26 September 2023

White-bellied whipbird found back in colour

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The Department for Environment and Water (DEW) has announced that a white-bellied whipbird thought to have been extinct has been rediscovered at Ngarkat Conservation Park in South Australia’s Murray Mallee.

The Department said a team of researchers from Victoria’s La Trobe University and a number of community volunteers discovered the whipbird, which was presumed extinct after catastrophic wildfires across the region in 2014.

DEW said the discovery was made by a volunteer from Victoria’s Mallacoota, who recorded the bird’s call on her phone as part of an extensive 30-day field survey.

“Data collected by the survey has increased understanding of the distribution of 10 key species within the endangered Mallee bird community and will directly inform future management efforts to protect and recover these threatened species,” the Department said.

Lead researcher at La Trobe University, Simon Verdon said that after hearing the recording he was immediately convinced they had found the whipbird.

“However, we had to ask other experts to verify our find, which took a while because the call was faint with a lot of wind noise,” Dr Verdon said.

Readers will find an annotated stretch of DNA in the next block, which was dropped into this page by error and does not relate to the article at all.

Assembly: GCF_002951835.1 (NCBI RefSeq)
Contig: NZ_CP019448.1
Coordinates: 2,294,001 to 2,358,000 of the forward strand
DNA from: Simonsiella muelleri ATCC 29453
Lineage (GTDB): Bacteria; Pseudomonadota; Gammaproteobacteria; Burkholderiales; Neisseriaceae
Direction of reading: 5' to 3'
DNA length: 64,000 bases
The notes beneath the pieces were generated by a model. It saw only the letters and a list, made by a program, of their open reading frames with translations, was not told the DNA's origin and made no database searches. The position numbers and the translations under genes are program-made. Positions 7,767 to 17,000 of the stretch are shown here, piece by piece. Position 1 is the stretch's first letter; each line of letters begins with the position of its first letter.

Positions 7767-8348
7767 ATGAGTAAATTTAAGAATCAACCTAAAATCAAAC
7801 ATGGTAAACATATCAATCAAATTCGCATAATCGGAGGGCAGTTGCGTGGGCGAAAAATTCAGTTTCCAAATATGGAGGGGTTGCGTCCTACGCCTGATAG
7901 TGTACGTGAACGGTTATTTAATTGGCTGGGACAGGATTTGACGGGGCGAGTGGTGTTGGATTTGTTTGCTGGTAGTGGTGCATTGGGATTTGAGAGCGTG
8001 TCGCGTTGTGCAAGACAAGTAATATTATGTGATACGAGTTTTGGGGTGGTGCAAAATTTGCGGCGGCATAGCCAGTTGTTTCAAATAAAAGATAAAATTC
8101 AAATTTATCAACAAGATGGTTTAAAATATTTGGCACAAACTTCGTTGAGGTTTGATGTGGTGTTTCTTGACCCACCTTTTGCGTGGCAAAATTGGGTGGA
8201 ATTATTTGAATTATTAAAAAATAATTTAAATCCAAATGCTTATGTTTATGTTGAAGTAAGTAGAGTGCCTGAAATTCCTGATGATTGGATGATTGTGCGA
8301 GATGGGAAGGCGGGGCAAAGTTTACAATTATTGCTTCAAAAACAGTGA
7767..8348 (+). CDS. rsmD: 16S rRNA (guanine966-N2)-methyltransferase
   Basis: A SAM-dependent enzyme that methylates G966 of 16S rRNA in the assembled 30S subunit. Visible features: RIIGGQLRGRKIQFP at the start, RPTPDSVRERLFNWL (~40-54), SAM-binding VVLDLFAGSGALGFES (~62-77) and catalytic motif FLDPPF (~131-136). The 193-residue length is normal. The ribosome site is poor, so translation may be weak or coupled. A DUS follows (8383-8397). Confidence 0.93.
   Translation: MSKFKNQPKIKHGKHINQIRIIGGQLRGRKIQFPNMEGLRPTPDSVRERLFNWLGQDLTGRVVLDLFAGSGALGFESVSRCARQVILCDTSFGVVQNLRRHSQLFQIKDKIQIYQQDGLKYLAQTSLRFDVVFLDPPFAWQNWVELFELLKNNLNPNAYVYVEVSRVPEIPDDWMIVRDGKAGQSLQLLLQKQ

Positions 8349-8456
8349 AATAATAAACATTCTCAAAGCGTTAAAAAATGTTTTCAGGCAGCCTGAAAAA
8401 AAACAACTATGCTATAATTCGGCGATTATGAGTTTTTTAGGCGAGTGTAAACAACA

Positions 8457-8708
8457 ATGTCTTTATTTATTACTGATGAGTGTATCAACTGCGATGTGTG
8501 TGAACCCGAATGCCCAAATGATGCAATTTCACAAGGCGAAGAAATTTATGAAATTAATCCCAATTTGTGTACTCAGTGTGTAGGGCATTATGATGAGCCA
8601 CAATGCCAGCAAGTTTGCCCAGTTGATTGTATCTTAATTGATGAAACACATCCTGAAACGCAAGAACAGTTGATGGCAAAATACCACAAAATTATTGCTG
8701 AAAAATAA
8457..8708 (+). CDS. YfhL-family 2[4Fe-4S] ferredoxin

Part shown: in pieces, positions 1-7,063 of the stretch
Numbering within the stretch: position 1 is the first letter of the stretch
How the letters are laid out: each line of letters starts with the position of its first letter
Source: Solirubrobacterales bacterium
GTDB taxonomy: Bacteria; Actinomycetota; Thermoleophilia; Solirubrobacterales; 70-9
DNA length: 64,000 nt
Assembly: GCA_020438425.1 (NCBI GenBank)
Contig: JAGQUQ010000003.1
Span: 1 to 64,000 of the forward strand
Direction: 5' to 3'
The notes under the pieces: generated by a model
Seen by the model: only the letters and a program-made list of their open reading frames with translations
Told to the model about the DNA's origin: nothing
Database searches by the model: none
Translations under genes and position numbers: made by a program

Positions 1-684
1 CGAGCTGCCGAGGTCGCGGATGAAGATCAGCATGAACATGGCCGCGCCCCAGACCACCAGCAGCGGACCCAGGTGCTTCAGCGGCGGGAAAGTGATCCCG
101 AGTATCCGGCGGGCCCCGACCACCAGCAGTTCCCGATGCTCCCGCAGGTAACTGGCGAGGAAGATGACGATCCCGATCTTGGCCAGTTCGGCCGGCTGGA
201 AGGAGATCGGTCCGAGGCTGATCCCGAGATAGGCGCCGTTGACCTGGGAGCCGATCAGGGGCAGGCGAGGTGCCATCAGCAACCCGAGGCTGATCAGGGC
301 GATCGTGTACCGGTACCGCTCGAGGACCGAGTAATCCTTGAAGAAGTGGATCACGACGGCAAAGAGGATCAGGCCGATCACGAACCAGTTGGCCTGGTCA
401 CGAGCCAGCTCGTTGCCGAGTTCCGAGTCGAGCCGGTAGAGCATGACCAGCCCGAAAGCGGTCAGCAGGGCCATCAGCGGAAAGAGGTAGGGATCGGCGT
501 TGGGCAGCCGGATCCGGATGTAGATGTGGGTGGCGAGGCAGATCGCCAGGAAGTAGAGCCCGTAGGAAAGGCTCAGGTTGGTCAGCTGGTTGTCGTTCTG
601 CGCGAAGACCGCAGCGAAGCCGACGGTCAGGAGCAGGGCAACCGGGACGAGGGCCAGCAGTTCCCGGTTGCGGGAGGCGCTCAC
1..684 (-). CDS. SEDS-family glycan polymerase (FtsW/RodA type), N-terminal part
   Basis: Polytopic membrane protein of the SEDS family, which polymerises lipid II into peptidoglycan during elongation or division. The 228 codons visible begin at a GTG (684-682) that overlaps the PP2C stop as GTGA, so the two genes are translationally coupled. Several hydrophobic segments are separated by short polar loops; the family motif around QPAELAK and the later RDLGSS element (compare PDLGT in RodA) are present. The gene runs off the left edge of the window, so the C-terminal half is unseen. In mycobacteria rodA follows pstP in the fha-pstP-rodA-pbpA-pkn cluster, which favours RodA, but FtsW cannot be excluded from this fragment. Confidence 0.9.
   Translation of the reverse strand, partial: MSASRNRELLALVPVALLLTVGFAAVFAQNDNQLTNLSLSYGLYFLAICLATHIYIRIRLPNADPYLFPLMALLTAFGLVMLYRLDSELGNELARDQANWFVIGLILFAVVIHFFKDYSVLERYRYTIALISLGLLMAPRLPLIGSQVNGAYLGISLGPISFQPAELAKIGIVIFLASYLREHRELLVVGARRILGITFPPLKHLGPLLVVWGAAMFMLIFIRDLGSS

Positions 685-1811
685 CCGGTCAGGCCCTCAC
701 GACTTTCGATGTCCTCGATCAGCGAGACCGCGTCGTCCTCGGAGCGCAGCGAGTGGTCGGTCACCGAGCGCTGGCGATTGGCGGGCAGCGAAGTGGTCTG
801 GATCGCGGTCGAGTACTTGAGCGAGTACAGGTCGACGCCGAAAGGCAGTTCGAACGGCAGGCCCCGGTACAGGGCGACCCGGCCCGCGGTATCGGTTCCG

“There’s the chance now for us to act to benefit them – to inform future conservation efforts and take steps to protect their habitat, he said.”

“Until now, there hasn’t been that opportunity because while we suspected some individuals may have survived the 2014 wildfires, we didn’t know where they were.”

He said the geographical area known to contain the species had also been selected as one of Australia’s ’20 Priority Places’ under the Commonwealth’s 2022-2032 Threatened Species Action Plan.

Conservation Ecologist with DEW, Chris Hedger said managing an appropriate fire regime was critical for the species, especially as the whipbird populations were small and isolated.

“This finding will enable us to protect and enhance existing habitat through various fire management planning and response activities,” Mr Hedger said.

“It will also allow for more concentrated survey efforts to further improve local understanding of this population, and it gives us a very useful starting point, rather than trying to find a needle in a 271,000-hectare haystack.”

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